After a pizza lunch and game, Del Hershberger and Justin Chambers from Mennonite Mission Network and the DOOR service program took a few moments to discuss opportunities to serve and encouraged participants to consider the ways they can use their voices, privilege, positions and times of service in ministry to help amplify others’ voices and stories.

Rachel Swartzendruber Miller, Vice President of Admissions and Financial Aid at Hesston College talked about college basics. Using principles taught in one of Hesston’s leadership courses, she walked participants through the process of selecting a college.

Beryl Jantzi, director of Stewardship Education for Everence, was next in the Saturday workshop lineup. He taught participants about stewardship and tips for managing finances. Participants also played a game of Jeopardy. Tables worked together to choose a question from categories like “Teens and Money,” “Debt,” and “Bible and Money.”

Glen Guyton, Chief Operating Officer and Director of Convention Planning for MC USA spoke on discovering your calling. He gave participants an acronym to remember: To get where you want to go, take a C.A.R.: choices, actions, responses. Guyton gave participants a charge to believe in the value they bring in spite of others wanting to put limits on them. He told them to be who they are and God will reward them.

Alicia Gaston from Calvary closed out the Saturday sessions by introducing participants to “Character Couture,” one of the featured projects of her Maximizing Character program which teaches character-building lessons to youth in a community-based setting. The program includes an annual fashion show. For Culture Shock, Gaston chose participant volunteers to walk the runway and create their own Character Couture fashion show.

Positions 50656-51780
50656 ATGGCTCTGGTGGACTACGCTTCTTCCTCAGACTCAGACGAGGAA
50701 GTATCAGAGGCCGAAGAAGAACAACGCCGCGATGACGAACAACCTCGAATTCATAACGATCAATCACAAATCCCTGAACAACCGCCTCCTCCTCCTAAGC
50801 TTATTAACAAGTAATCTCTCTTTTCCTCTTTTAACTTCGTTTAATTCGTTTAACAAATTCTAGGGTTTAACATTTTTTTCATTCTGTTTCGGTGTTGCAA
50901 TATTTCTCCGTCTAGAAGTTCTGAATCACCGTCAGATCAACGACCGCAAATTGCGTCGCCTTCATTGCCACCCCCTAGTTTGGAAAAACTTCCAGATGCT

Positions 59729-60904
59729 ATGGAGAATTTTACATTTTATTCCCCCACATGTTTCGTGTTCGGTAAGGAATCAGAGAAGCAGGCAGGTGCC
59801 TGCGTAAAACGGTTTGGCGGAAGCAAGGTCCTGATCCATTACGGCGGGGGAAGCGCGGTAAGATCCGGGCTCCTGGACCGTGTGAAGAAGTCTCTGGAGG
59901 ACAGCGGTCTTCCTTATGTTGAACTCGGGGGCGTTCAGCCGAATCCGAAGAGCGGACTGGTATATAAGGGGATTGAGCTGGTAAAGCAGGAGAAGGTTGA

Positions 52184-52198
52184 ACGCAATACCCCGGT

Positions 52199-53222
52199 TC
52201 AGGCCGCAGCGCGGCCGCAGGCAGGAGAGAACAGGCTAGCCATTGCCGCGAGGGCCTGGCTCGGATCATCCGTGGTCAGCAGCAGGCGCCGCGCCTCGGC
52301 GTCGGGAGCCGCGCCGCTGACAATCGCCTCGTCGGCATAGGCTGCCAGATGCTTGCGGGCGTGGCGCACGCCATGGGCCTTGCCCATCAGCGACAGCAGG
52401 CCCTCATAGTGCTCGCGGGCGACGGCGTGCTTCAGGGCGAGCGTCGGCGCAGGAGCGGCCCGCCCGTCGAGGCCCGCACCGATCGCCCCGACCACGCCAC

Sunday events

The conference concluded on Sunday with Calvary’s morning worship service. In his sermon, Pastor Caleb McClendon gave a brief synopsis of what went on Friday and Saturday and then spoke

Pastor Caleb McClendon speaks during Friday evening's worship service at Culture Shock. Photo by Shé Langley.
Friday evening’s worship service at Culture Shock. Photo by Shé Langley.

about the process that everyone has to go through to achieve greatness.

Using call and response with the audience, storytelling, moments of comedic relief and biblical stories from Proverbs 27 and Habakkuk 2, McClendon used the story of Moses and Joseph to show that moments that seem unnecessary are preparing and equipping people for a life-changing moment. He also used the training process of athletes in this year’s Olympics as an example, saying the Gold medals were won as a result of the four year training process, not the race. He charged the congregation to stay faithful in their process, because God will reward faithfulness and reminded them that preparation time is never wasted time.

The service concluded with a group picture of all Culture Shock 2016 participants.

If you would like to view the recorded sessions from Culture Shock use the links below:

Friday Night Live Concert and Comedy

Saturday Workshops

Sunday Morning Worship

If you are interested in bringing Culture Shock to your church or community, contact Glen Guyton.